Malta has come in at first place when it comes to economic measures taken and supplements given in the wake of the COVID-19 pandemic, a new study has found.
Over €4.16 trillion worth of emergency measures have been rolled out by countries worldwide, including things like handouts of rice and beans for the poor in India and a €750 cheque to families in the bottom 70% income bracket in South Korea.
However, a new study by Columbia economics professor Ceyhun Elgin has found that when it comes to the percentage of a country’s GDP being put towards COVID-19 support systems, Malta beats out the other 165 countries in the study.
Malta is spending around 22% of its GDP, according to the study.
Japan, which comes in second, is spending around 20% of its GDP to combat the economic downturn brought about by the pandemic.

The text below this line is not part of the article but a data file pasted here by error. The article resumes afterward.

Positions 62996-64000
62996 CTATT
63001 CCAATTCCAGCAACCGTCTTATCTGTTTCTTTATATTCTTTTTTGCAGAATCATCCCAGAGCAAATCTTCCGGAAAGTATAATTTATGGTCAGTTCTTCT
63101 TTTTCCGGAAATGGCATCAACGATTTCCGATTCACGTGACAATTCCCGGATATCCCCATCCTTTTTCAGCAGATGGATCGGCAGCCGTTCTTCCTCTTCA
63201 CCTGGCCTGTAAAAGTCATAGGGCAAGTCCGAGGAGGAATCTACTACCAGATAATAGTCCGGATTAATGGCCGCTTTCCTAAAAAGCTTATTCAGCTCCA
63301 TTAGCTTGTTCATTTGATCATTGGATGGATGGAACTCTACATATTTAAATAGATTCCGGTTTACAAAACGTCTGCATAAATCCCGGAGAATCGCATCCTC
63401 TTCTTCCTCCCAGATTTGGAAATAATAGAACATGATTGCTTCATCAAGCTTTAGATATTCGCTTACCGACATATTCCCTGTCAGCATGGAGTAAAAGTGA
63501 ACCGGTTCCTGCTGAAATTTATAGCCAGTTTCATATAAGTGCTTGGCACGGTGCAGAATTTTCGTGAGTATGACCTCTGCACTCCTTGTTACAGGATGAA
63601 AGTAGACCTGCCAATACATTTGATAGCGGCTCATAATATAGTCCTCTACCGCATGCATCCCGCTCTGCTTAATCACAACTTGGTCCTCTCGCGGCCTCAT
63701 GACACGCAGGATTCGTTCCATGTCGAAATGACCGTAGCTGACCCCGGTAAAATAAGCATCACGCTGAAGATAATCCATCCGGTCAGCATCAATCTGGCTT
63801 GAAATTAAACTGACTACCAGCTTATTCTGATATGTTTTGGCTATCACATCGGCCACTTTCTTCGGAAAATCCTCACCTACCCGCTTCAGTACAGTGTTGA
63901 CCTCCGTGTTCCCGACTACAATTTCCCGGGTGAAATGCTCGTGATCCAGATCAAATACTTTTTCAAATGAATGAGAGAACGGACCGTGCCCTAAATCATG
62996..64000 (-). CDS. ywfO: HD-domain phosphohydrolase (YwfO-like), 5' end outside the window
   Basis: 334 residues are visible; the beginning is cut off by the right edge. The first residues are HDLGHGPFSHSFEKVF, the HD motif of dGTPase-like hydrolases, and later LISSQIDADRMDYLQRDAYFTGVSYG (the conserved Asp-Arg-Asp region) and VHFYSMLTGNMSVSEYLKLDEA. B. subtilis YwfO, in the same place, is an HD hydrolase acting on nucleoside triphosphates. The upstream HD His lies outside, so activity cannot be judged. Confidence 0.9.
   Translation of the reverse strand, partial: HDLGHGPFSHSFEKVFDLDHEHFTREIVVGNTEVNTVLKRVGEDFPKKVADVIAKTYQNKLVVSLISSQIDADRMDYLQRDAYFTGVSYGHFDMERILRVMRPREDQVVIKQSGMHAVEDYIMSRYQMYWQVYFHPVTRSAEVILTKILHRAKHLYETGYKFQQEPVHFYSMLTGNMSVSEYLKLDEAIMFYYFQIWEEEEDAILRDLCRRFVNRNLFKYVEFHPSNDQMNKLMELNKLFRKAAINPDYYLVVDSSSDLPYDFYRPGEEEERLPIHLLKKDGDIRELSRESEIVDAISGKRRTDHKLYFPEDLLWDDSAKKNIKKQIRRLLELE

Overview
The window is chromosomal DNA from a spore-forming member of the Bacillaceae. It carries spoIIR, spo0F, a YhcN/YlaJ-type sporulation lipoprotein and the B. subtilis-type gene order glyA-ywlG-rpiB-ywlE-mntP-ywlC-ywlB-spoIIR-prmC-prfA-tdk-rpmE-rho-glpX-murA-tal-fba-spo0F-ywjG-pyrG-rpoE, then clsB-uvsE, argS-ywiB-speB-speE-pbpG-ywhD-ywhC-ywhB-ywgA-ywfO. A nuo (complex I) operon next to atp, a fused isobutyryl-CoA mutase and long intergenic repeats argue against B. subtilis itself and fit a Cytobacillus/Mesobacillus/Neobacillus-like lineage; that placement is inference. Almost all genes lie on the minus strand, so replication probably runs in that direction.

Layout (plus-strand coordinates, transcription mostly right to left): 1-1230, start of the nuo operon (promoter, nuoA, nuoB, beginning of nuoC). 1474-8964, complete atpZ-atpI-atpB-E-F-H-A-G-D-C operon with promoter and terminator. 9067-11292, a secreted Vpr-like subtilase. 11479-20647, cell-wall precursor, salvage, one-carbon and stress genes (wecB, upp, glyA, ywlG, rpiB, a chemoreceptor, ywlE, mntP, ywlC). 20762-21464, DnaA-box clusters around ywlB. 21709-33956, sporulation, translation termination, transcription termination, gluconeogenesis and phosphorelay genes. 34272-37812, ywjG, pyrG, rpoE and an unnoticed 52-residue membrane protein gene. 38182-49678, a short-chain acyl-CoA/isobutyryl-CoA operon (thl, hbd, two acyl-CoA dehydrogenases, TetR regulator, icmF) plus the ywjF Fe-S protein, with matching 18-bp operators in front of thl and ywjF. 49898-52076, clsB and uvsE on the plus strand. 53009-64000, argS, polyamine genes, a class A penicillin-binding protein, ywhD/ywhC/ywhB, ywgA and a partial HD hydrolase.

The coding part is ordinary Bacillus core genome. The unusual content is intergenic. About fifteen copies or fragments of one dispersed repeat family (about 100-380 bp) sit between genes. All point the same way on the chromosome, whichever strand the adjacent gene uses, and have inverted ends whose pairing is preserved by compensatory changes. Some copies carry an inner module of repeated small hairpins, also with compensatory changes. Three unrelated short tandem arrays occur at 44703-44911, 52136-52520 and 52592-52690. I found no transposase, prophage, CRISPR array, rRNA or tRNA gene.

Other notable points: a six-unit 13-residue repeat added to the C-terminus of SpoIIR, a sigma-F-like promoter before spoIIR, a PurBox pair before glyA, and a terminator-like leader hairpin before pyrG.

Developed countries like Luxembourg, Belgium and the Unites States follow Japan for the 3rd, 4th and 5th placed nations.
Prime Minister Robert Abela had announced a €1.81 billion package for Maltese businesses in March.
That is 12.9% of Malta’s 2019 GDP and included such measures as tax deferrals of up to €700 million and loan guarantees of €900 million.
Malta also announced a wage supplement scheme that will cost around €65 to €70 million a month. 55,000 local workers have already benefitted from this scheme, which is predicted to affect over 90,000 people.
In a press conference today, Economy Minister Silvio Schembri welcomed the study’s findings.
“Malta was amongst the first countries in the world which issued disbursements to protect businesses and self-employed whilst safeguarding jobs. This report reflects Malta’s economic strength in dealing with such adversities by virtue of the solid foundations built during the past seven years,” he said.
“It also complements recent reports by financial institutions and agencies,” he continued, “which remarked that Malta should overcome the economic impact brought about by the COVID19 pandemic. Therefore, as a government, we shall continue at this pace to ensure that economic activity gets back on its feet.”